… at the really badly penned lyrics of a potentially interesting and weird Rock Musical? I sat through this off-Broadway production in painful silence, averting my eyes to the stage and the actors because I felt so sorry for them, having to deliver those lyrics! And anger simmered in my gut the whole time: how dare someone put on stage this production: in public, sell tickets, and demand all the production crew’s time and energy without at least putting SOME effort in coming up with more than 1 verse per song? Or at times, more than 10 words per song? The inane repetitive lyrics do not drive the points into the mind of this audience member but away from her thoughts – I tuned most of the words and ideas out when they were repeated 20 times over. I guess I just really dislike when I know that something could have been made better if only a little more effort was put into the process or perhaps the creators had bothered to seek some honest opinions to improve the results!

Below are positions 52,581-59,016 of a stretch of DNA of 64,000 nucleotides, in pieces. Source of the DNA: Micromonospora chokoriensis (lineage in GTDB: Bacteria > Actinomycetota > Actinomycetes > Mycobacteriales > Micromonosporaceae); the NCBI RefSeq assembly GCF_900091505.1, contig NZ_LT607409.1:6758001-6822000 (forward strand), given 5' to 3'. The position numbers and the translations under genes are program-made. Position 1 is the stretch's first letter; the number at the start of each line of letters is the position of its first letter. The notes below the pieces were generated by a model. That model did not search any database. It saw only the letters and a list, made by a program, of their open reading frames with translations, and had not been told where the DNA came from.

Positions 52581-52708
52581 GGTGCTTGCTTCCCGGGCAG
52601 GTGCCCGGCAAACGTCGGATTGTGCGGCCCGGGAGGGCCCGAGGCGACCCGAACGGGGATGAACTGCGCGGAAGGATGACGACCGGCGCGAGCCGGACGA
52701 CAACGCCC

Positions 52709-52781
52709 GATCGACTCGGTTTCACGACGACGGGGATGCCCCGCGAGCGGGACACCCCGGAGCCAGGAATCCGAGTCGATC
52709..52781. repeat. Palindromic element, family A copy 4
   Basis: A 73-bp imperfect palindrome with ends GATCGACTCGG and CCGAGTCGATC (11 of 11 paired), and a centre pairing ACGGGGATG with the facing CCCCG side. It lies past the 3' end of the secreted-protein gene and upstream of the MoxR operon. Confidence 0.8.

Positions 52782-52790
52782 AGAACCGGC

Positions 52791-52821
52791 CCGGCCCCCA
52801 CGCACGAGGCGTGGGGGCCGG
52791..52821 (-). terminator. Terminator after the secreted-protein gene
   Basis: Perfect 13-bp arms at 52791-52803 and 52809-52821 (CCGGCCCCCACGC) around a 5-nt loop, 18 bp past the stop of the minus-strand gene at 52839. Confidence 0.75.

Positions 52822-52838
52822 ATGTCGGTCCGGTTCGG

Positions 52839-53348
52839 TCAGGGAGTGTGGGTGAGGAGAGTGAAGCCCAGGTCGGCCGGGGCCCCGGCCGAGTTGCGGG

Then some doubts set in. Do I have the right to be angry at something that is quite subjective. Apparently someone must have liked it enough, or is not bothered by the lack of writing talent to appreciate the production as a whole: weird but interesting world, most actors are capable or even quite talented, and a storyline that is simplistic and juvenile but at least has a convincing enough arc.
All of these thoughts brought me back to the discussion of books and their flaws. I sometimes get really mad (or disappointed) when I find certain aspects or elements or devices in a book sub-par, and believe that these flaws could have been easily fixed. Sometimes, they become quite “fatal” and ruin my enjoyment of the whole. Over at Educating Alice, Monica Edinger wrote about her reaction to the Heavy Medal discussion on Fatal Flaws that might ruin the chances of a children’s book winning the Newbery. Fascinating discussion and valuable thoughts to digest. One person’s fatal flaw can be merely a blemish to another viewer or reader.